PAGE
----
In this May 10, 2016 file photo, Kansas Supreme Court Justice Marla Luckert, center, asks a question to the state as they make their arguments in front of the Kansas Supreme Court, in Topeka, Kan. The judges are threatening again to close the state's public schools and has rejected some education funding changes enacted by legislators earlier this year. The court ruled Friday, May 27, 2016, on a law that revised parts of the state's funding formula but resulted in no change in total funds for most of the state's 286 school districts (Chris Neal/The Topeka Capital-Journal via AP File)

Kansas Supreme Court Justice Marla Luckert, center, asks a question to the state as they make their arguments in front of the Kansas Supreme Court, Tuesday May 10, 2016, in Topeka, Kan. The court was hearing arguments Tuesday on whether the technical changes approved by lawmakers earlier this year are fair enough to poor districts that the justices can abandon a threat to shut down public schools. (Chris Neal/The Topeka Capital-Journal via AP)

TOPEKA, Kan. (AP) — The Kansas Supreme Court on Friday rejected some education funding changes enacted by the Legislature earlier this year and threatened to order the state’s public schools closed if lawmakers don’t act by June 30.

The court ruled on a new school finance law that revised parts of the state’s funding formula but resulted in no change in total funds for most of the state’s 286 school districts. It was the third school finance law approved in as many years as Republican lawmakers hoped to keep the court from following through on the threat it made in a February ruling to shut schools down.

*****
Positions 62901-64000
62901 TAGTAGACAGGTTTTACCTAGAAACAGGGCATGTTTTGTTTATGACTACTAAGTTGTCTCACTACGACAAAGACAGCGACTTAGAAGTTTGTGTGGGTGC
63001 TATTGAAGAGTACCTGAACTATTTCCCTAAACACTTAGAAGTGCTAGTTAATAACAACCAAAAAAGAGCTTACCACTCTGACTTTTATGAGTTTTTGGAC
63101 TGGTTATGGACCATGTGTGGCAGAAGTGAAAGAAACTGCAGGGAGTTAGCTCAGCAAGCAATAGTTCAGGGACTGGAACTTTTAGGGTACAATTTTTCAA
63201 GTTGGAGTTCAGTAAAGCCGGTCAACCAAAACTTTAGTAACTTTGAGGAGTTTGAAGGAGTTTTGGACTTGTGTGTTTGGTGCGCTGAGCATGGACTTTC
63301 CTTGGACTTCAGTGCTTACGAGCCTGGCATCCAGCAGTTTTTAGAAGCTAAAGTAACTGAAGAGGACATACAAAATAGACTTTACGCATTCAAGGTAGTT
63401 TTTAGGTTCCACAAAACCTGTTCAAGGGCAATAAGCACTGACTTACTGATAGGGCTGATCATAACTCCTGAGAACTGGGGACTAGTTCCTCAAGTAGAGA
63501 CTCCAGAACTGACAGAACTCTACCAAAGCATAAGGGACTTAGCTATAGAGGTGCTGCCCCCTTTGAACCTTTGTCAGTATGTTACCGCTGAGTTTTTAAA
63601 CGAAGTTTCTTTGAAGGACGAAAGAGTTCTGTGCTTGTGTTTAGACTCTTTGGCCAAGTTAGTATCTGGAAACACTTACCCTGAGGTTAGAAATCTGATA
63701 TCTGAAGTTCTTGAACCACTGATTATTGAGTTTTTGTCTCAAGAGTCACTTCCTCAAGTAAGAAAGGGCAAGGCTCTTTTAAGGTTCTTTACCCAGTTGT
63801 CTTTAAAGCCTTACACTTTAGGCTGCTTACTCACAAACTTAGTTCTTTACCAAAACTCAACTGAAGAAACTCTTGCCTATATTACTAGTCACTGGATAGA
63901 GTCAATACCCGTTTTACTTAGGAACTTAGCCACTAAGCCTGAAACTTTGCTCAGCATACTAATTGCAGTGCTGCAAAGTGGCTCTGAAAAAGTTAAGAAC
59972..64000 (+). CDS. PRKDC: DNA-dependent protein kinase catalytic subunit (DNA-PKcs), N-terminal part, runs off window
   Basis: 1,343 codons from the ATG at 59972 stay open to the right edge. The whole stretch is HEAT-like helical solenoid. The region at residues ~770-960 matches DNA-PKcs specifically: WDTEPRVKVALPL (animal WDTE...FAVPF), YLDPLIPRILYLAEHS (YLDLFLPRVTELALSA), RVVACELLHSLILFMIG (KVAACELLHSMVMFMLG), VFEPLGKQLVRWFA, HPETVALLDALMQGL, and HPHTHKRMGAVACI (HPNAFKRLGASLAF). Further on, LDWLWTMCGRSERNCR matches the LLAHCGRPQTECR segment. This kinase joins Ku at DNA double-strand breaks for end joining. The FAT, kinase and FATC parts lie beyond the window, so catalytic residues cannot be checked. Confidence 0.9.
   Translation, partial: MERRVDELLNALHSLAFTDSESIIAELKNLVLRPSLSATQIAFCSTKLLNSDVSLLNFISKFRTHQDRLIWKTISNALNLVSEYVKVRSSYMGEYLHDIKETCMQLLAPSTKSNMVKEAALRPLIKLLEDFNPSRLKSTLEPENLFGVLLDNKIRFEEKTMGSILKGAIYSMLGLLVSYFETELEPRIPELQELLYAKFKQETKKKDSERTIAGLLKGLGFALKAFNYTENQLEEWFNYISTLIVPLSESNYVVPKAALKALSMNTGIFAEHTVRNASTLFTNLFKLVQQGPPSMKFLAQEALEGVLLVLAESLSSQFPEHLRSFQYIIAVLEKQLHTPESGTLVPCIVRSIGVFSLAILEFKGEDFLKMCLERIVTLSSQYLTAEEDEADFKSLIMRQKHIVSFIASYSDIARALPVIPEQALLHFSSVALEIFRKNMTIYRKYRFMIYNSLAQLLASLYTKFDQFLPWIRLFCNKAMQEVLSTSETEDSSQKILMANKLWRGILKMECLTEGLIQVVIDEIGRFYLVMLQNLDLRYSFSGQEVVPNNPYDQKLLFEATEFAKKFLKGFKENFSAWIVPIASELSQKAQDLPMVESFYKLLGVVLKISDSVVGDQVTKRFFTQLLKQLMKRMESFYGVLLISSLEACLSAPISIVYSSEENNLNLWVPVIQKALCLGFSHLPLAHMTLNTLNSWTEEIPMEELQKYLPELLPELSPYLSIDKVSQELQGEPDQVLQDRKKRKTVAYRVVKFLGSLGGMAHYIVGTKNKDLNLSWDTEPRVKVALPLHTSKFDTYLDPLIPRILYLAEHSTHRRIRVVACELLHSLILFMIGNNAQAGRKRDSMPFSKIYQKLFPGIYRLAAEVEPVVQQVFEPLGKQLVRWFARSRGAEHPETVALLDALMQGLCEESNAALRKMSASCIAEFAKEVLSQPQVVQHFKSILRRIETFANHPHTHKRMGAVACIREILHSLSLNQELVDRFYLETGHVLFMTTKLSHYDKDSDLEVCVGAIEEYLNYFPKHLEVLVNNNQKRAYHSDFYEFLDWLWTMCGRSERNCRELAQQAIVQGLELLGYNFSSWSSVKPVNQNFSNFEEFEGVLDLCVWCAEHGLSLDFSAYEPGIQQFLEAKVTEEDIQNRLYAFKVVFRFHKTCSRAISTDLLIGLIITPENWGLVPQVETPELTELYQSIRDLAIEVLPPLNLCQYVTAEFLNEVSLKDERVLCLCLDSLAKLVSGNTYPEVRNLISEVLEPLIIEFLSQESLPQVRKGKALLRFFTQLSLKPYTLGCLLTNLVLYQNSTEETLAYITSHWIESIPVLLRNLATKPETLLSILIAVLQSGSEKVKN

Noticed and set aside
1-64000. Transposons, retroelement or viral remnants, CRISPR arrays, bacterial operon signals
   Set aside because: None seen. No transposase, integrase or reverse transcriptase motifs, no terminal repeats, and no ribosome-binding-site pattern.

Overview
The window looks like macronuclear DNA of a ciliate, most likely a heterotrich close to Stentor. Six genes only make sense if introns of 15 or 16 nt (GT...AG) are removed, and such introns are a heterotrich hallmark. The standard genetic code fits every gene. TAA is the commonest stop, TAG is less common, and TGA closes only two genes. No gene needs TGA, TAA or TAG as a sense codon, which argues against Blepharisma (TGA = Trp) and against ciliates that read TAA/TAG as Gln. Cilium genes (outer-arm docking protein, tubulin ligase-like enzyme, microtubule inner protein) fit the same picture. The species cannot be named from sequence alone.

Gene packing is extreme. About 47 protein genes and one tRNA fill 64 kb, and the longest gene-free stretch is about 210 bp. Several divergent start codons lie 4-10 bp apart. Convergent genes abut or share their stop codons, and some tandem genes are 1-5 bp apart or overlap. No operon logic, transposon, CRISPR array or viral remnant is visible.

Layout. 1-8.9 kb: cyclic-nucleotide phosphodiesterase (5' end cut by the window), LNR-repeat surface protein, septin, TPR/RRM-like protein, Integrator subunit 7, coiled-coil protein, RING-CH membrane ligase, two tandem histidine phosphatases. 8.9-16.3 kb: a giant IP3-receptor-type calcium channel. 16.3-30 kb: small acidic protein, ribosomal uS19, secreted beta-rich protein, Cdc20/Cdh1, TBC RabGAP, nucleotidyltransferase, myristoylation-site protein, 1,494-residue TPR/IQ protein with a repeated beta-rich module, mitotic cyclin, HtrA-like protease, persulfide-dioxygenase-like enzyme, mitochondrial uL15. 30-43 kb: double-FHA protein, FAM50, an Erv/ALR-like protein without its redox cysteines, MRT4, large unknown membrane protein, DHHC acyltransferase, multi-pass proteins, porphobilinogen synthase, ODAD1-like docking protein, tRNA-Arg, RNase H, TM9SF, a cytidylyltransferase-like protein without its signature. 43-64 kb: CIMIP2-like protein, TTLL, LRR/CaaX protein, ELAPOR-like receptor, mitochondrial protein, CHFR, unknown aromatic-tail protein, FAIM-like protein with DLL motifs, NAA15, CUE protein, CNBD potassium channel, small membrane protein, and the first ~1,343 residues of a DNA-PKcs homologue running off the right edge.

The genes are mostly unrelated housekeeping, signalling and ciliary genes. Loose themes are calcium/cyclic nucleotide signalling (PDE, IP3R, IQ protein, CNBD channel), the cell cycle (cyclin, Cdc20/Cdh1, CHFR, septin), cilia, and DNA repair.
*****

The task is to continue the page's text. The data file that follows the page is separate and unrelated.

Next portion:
The justices ruled that lawmakers failed to fulfill the court’s order in February that funding to poor school districts be increased.

Lawmakers this year faced a budget crunch that followed massive personal income tax cuts and were hamstrung by strong political opposition to redistributing funds from wealthy districts.

Kansas has struggled to balance its budget since the state slashed personal income taxes in 2012 and 2013 at Republican Gov. Sam Brownback’s urging in an effort to stimulate the economy and a nationally watched fiscal experiment. Brownback hasn’t backed off his signature tax cuts, and enough lawmakers haven’t bucked him.

The state’s lawyers argued that legislators made a good-faith effort to address the court’s concerns about school funding and that the justices had no reason to shut down schools. But lawyers for four school districts suing the state argued that legislators only reshuffled existing funds.

The court’s decision came after it heard arguments from attorneys. Legislators aren’t scheduled to meet again this year except for a brief adjournment ceremony Wednesday but …

The lawsuit was filed in 2010 by the Dodge City, Hutchinson, Wichita and Kansas City, Kansas, districts and followed up on one in 1999 that forced lawmakers to promise big increases in annual spending on public schools, which now tops $4 billion. Legislators kept their promises at first but backed off during the Great Recession.

The court has repeatedly said the Kansas Constitution requires lawmakers to finance a suitable education for every child.

The court’s past rulings have made conservative Republicans who lead the Legislature increasingly hostile and suspicious of the justices. Six of the seven were appointed by Democratic or moderate Republican governors and only one by conservative GOP Gov. Sam Brownback.

The justices ordered an increase in aid to poor districts in 2014, and lawmakers complied. But when the price tag ballooned, GOP legislators rewrote the school funding law again to make spending more predictable. Last year’s changes prompted the court’s ruling in February.

Legislative leaders already have committed to writing another school funding law next year, prompting the state’s lawyers to argue that this year’s changes represented an acceptable short-term fix.

But attorneys for the school districts argued that legislators were obligated either to boost the state’s overall spending on schools to help poor districts, or to redistribute existing dollars from wealthy districts to poor ones.

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